Local Voters Fail to Exercise Choices, Study Finds
By Olin Ericksen
June 1 – With four City Council seats up for grabs in November, many Santa Monicans will likely elect not to use all the votes allotted them, a newly released study suggests.
Nearly 35 percent of all local voters chose to "undervote" in the last three City council elections according to a study published last week by a group dedicated to changing the City's current voting system.
"When over a third of Santa Monicans are not fully utilizing their votes, there is a serious flaw in the system," said Julie Walters, co-founder of Santa Monica Ranked Voting, which was formed to push for local voter reform.
Under the current election system -- known as block voting -- "a strong preference" for one candidate can discourage a voter from casting more than one of their votes, since a vote for one of their other choices would help defeat their favorite candidate, the study found.
"Although many voters recognize that the current system leads to strategic voting," Walters said, "we think that Santa Monicans will be surprised when they learn how widespread this problem really is."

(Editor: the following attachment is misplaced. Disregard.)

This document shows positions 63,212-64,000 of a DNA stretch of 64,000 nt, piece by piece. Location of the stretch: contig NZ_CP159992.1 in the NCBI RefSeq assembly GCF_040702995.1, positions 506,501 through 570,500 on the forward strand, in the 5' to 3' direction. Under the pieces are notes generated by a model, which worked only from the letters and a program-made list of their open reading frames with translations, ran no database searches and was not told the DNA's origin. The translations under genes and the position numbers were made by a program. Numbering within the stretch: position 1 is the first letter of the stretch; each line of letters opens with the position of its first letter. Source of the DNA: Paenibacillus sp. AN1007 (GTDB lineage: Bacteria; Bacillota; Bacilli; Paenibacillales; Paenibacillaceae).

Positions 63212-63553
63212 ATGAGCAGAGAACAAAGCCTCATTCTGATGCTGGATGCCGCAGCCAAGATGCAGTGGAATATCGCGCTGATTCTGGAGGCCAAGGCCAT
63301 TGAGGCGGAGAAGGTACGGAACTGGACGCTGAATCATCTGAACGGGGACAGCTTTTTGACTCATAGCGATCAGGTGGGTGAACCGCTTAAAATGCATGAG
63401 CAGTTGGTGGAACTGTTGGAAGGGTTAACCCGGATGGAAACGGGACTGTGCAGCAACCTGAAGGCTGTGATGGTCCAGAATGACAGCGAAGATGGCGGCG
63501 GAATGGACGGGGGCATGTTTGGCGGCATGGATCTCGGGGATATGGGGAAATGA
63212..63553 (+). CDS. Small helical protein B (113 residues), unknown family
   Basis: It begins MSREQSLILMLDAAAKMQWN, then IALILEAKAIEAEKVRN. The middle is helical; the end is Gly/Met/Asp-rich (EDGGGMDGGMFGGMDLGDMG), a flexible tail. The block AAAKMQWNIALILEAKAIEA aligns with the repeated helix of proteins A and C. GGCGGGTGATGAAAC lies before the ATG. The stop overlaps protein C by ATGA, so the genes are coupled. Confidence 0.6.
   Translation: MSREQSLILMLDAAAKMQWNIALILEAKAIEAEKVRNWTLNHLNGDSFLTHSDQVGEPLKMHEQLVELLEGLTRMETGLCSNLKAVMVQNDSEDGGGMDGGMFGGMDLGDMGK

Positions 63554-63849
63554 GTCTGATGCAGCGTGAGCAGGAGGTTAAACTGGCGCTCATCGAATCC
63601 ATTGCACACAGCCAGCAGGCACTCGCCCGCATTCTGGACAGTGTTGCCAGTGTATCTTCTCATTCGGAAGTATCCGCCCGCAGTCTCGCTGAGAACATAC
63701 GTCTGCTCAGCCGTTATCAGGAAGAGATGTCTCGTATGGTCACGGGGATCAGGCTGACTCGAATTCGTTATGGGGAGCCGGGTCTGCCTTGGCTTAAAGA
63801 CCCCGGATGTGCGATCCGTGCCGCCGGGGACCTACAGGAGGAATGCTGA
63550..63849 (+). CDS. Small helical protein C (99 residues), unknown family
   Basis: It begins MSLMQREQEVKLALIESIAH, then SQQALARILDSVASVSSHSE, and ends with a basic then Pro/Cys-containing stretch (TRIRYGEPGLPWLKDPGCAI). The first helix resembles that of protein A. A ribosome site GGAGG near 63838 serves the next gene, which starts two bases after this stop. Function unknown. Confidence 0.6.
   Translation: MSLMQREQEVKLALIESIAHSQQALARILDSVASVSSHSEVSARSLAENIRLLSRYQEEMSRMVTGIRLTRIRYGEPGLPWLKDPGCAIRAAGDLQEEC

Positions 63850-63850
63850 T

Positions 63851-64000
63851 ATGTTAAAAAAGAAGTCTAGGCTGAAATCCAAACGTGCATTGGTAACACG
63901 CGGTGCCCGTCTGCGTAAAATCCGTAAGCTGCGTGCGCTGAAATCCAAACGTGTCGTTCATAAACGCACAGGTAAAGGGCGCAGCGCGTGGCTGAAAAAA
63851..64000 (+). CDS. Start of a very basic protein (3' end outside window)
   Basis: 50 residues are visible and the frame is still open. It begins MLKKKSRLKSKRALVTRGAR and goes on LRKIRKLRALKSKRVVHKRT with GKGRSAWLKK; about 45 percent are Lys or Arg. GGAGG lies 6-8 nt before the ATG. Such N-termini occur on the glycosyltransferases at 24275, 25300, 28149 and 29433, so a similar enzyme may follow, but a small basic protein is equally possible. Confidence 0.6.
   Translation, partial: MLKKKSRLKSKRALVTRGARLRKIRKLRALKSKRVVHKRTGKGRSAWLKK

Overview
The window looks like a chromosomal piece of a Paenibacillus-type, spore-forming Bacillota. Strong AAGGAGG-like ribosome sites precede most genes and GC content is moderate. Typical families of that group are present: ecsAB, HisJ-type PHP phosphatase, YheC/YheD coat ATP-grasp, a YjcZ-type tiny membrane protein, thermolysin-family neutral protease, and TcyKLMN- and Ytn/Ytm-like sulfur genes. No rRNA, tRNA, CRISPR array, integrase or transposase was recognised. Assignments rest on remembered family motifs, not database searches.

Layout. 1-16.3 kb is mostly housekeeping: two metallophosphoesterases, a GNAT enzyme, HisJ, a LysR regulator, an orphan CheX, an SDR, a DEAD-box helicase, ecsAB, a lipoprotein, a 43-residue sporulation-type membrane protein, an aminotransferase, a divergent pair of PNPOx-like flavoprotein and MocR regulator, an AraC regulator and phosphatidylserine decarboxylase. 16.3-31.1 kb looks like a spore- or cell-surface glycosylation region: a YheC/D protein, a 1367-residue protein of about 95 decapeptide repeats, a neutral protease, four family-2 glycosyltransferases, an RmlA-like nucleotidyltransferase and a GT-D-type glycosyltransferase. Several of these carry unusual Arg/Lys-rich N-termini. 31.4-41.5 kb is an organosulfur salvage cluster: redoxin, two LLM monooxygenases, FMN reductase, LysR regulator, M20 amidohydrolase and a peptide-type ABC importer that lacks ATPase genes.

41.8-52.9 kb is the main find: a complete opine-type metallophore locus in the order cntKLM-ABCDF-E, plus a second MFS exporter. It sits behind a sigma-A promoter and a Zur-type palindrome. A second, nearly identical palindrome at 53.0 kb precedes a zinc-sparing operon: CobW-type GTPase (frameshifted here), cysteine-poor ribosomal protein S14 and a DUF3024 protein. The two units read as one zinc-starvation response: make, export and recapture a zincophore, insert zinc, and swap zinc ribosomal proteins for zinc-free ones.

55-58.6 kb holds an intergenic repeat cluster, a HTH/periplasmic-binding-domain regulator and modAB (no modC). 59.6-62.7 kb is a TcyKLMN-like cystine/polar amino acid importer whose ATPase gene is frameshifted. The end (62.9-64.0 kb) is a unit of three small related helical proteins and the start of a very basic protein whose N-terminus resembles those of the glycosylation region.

In the 1998 and 2002 city council elections, between 22,000 and 25,000 votes were not cast. Those numbers were almost double in 2000, as nearly 55,000 votes were withheld from local ballot boxes, the study found.
The group, however, believes it has a solution. "Choice voting would correct this problem," said Walters.
Under a choice voting system, if a voter's favorite candidate is not elected, then that person's vote would fall to their next choice until a winner is determined.
The group also advocates using a similar method for single-seat elections to shore up what it deems as flaws in the election system.
At least two current council members -- Mayor Pro Tem Kevin McKeown and Michael Feinstein -- have supported these proposed changes, as has the Santa Monica League of Women Voters, the group said.For more information visit www.smrankedvoting.org.
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